Thousands pay tribute to Holocaust victims in Auschwitz march
Thousands of people from around the world have paid tribute to the victims of the Holocaust with a sombre march from the barracks of Auschwitz to nearby Birkenau.
Organisers of the March Of The Living, held annually on Israel's Holocaust Remembrance Day, said about 10,000 participated in the event in southern Poland, which was occupied by Nazi Germany during the Second World War.
Among them were about 150 Holocaust survivors, Israel's justice minister, members of Israel's Knesset parliament, and people from 42 countries.
"My grandparents of blessed memory died in the Holocaust along with five of their seven children and I am here to say memorial prayers for them, out of respect and out of hope they are resting in peace," said Michael Berks, 77, of Chapel Hill, North Carolina.
The marchers gathered under the infamous gate at Auschwitz bearing the Nazi motto "Arbeit Macht Frei" (Work Will Set You Free).
The chief rabbi of Tel Aviv, Yisrael Meir Lau, an Auschwitz survivor from Poland, marched at the head of the group holding Torah scrolls.
The long line of people then proceeded, some in silence, some singing Hebrew songs, about two miles to Birkenau, where most of the 1.1 million victims of the Auschwitz-Birkenau complex were killed in gas chambers.
As they arrived at the gates of Birkenau, some bowed their heads or knelt down to pray at the railway tracks that brought victims to the extermination camp from across Europe.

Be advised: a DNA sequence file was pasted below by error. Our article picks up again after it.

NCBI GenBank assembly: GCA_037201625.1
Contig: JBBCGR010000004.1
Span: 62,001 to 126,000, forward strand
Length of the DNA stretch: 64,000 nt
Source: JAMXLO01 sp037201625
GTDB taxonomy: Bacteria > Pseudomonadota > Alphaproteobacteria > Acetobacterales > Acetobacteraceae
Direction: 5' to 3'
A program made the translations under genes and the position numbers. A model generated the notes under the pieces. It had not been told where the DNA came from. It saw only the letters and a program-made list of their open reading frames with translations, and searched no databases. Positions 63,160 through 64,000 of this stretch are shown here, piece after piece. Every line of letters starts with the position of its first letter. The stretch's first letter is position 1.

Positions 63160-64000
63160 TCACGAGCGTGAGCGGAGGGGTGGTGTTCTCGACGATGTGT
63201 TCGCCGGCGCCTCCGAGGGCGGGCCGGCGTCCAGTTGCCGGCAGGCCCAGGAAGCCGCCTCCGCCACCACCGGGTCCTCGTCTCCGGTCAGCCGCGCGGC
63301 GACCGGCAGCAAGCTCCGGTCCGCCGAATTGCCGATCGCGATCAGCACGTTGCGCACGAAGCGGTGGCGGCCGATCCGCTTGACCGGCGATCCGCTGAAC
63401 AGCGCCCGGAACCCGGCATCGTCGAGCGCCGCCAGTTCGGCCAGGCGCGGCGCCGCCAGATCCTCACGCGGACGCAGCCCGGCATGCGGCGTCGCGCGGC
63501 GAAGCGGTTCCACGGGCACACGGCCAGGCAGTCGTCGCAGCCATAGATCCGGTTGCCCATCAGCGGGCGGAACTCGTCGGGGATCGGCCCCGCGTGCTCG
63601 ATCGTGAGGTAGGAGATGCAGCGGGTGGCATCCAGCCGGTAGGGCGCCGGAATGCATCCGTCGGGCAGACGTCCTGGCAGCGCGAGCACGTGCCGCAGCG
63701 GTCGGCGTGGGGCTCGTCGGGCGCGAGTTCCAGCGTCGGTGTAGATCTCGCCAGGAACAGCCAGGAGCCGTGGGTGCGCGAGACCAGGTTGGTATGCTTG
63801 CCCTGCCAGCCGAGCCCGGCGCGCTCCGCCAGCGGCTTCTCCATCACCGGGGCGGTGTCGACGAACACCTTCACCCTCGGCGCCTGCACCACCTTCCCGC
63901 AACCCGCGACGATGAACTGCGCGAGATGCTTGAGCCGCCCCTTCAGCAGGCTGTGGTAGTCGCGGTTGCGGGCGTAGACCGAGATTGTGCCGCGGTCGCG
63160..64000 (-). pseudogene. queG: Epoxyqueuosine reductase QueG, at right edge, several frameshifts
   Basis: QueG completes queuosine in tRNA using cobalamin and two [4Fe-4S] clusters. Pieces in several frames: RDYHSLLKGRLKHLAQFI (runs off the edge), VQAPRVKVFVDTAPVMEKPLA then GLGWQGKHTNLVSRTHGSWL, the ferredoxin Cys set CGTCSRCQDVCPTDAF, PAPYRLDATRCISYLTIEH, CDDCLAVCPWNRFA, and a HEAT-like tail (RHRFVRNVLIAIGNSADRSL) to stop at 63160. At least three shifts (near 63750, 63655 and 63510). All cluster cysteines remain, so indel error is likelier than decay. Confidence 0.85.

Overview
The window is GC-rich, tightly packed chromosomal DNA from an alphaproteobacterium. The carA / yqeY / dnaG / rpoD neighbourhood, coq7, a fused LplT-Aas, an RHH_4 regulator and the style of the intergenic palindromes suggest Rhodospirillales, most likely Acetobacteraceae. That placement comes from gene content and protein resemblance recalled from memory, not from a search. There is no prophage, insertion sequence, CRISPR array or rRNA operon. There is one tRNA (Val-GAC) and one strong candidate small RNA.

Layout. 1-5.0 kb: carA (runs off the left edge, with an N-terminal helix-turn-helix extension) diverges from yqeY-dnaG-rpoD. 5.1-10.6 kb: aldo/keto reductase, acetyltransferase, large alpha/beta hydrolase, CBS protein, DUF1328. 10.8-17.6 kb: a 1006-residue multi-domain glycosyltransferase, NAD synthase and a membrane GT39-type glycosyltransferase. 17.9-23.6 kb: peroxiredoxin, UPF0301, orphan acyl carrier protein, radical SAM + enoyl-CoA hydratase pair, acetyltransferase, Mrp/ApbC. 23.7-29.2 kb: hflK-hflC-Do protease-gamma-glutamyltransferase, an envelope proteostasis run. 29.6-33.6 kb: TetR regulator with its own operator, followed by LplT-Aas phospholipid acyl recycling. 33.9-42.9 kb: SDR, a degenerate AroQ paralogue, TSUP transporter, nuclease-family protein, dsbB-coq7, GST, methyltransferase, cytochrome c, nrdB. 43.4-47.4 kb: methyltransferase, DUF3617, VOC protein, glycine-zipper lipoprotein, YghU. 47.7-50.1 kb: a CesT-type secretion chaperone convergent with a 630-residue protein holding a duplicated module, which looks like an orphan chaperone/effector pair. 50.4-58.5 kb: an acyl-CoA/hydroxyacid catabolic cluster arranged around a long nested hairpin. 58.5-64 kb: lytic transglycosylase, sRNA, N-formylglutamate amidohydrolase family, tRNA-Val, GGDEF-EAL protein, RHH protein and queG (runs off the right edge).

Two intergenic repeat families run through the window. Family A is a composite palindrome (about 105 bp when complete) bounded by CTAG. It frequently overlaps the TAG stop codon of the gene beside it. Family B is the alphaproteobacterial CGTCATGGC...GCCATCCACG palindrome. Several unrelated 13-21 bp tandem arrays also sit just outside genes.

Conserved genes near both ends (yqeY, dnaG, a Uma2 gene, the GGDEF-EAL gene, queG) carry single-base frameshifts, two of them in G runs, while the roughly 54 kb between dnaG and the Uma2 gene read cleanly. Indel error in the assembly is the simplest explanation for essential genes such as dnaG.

As a group from the United States approached the tracks, two survivors who had not met before began chatting, exchanging information about their wartimes experiences.
The sight of the two elderly survivors caught the attention of those nearby, causing an interested group to surround the two, who at times struggled to hear and understand each other well.
One of them, Salomon Birenbaum, wore a cap with stripes that recalled the prisoner garb at the camp. People wept as they watched, with some uttering "God bless you."
Then, the other survivor, Anneliese Nossbaum, who was in a wheelchair, caught sight of the railway tracks - her first sight of them since she was an inmate.
"Why didn't they bomb those tracks? Why didn't the outside world help? The world failed us," she said.
Several people lit candles and placed them on the tracks but the flames were extinguished quickly by the wind and a sudden rain that fell as people made their way to the crematoria, now sunken ruins in the earth.
People also left personal messages along the tracks.
"Today I march for those who cannot. NEVER FORGET THE 6 MIL," read one.